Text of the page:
The role of shellfish aquaculture in reduction of eutrophication in an urban estuary

Suzanne B. Bricker*, Joao Gomes Ferreira, Changbo Zhu, Julie M. Rose, Eve Galimany, Gary Wikfors, Camille Saurel, Robin Landeck Miller, James Wands, Philip Trowbridge, Raymond Grizzle, Katharine Wellman, Robert Rheault, Jacob Steinberg, Annie Jacob, Erik D. Davenport, Suzanne Ayvazian, Marnita Chintala, Mark A. Tedesco

*Corresponding author for this work

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Abstract

Mitigating coastal eutrophication is a global challenge. In many places where land-based management has reduced nutrient discharges, coastal waterbodies remain impaired. This study examined ‘bioextraction’ of nutrients from the water by oyster aquaculture in Long Island Sound, Connecticut, as an example of how aquaculture might complement land-based measures in urban estuaries. Eutrophication status, nutrient removal, and ecosystem service value were estimated through eutrophication assessment, application of hydrologic, circulation, and local- and ecosystem-scale models, and economic valuation. System-scale modeling estimated that current oyster aquaculture, via sequestration into tissue and shell only, removes an equivalent of 1.31%, and expanded production could remove 2.68%, of total annual land-based nitrogen inputs by aquaculture alone. Up-scaled local-scale results were similar to results from the system-scale modeling, suggesting that this upscaling method could be useful in waterbodies without circulation models. The minimum value of the ecosystem service of nitrogen removed by oyster production was estimated by means of an avoided costs method, which uses the cost of alternative nutrient management measures such as wastewater treatement and urban Best Management Practices to estimate the value of the removed nitrogen, to be $8.5 million per year, with maximum value at expanded production of $470 million per year. Removal and value estimates are conservative because they do not include removal by clams in Connecticut due to the lack of a clam model, or by oysters and clams in New York due to data limitations, nor denitrification losses. If oyster associated removal from all Connecticut and New York lease acres (5% of bottom area) and denitrification losses for both states are included, nitrogen removal estimates increase to 10% – 30% of total annual inputs. The total N removal could be higher if removal by clams is included. Additional research is needed for inclusion of shellfish growers in nutrient trading programs. These optimistic results are specific to Long Island Sound but the modeling approach is transferable and can be used to evaluate possible contribution by shellfish aquaculture in other urban estuaries.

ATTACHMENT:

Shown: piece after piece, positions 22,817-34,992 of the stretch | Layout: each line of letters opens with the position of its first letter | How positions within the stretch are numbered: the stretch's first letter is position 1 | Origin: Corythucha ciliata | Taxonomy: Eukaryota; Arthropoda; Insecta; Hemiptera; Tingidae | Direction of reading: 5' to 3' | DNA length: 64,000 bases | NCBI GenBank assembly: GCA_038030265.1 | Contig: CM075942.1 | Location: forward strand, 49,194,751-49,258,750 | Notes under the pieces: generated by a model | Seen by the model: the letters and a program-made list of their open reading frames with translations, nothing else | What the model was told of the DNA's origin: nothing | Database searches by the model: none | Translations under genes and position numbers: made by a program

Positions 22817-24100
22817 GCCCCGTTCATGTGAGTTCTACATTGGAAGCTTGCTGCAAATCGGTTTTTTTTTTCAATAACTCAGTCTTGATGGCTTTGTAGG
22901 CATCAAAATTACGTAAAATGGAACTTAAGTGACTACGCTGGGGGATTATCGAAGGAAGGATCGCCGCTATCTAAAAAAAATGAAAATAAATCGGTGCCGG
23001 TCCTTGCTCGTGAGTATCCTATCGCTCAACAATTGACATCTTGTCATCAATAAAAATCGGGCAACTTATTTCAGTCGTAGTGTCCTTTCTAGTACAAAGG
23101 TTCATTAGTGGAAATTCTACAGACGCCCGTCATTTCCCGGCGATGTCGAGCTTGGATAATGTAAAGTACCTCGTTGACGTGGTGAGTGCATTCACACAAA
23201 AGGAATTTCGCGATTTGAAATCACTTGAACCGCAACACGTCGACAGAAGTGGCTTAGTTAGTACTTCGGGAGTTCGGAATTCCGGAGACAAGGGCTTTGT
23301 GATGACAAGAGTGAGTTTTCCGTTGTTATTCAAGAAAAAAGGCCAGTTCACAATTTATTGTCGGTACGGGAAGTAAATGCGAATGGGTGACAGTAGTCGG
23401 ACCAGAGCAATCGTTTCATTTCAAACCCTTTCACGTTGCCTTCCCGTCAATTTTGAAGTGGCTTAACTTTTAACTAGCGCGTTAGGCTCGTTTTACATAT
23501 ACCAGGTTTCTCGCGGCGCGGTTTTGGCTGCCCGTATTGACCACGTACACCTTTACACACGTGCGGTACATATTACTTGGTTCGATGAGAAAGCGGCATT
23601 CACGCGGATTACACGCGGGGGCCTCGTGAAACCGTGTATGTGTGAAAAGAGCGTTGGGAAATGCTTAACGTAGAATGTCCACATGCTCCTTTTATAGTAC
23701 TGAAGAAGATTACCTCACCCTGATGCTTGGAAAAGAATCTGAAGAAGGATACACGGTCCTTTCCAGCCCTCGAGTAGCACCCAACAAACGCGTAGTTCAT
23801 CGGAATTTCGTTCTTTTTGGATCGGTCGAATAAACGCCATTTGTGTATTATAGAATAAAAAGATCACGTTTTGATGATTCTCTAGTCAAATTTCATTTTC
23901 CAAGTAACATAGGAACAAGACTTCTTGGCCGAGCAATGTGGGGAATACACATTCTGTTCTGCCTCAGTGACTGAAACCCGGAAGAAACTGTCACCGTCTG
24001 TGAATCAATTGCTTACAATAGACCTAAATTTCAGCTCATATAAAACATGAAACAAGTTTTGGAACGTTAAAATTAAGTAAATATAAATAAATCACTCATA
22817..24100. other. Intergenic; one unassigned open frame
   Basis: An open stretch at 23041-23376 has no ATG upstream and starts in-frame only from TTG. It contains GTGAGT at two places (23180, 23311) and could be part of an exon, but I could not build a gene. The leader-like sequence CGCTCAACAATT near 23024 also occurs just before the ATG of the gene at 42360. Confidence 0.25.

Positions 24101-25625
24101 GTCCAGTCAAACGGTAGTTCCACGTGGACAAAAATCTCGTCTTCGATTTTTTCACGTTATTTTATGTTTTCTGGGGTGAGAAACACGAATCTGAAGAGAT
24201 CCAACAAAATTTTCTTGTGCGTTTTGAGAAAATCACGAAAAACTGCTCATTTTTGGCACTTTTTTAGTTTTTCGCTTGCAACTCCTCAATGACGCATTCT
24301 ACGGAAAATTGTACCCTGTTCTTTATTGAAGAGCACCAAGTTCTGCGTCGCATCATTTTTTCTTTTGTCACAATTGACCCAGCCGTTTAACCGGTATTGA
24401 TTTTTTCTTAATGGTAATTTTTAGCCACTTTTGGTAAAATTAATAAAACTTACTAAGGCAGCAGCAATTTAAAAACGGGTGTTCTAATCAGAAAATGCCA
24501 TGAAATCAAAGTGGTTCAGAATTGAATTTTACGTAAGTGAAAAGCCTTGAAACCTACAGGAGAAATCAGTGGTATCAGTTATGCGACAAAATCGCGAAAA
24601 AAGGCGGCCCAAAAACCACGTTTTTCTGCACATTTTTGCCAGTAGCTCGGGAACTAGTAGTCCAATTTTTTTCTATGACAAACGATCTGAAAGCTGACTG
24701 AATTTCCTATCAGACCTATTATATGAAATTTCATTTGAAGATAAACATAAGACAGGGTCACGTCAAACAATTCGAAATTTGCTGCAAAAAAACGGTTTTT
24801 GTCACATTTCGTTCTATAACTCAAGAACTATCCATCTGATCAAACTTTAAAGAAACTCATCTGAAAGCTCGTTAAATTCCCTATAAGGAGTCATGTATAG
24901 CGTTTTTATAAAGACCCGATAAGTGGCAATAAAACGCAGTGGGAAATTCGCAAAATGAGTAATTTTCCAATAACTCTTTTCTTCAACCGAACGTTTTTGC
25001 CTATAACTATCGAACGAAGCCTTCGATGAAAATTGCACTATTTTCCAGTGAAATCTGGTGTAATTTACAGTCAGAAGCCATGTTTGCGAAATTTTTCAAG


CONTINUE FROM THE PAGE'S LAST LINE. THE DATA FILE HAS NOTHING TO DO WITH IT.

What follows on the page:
Original languageEnglish
JournalEnvironmental Science and Technology
Volume52
Issue number1
Pages (from-to)173-183
ISSN0013-936X
DOIs
Publication statusPublished - 2018

Cite this

Bricker, S. B., Ferreira, J. G., Zhu, C., Rose, J. M., Galimany, E., Wikfors, G., ... Tedesco, M. A. (2018). The role of shellfish aquaculture in reduction of eutrophication in an urban estuary. Environmental Science and Technology, 52(1), 173-183. https://doi.org/10.1021/acs.est.7b03970
Bricker, Suzanne B. ; Ferreira, Joao Gomes ; Zhu, Changbo ; Rose, Julie M. ; Galimany, Eve ; Wikfors, Gary ; Saurel, Camille ; Landeck Miller, Robin ; Wands, James ; Trowbridge, Philip ; Grizzle, Raymond ; Wellman, Katharine ; Rheault, Robert ; Steinberg, Jacob ; Jacob, Annie ; Davenport, Erik D. ; Ayvazian, Suzanne ; Chintala, Marnita ; Tedesco, Mark A. / The role of shellfish aquaculture in reduction of eutrophication in an urban estuary. In: Environmental Science and Technology. 2018 ; Vol. 52, No. 1. pp. 173-183.
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title = "The role of shellfish aquaculture in reduction of eutrophication in an urban estuary",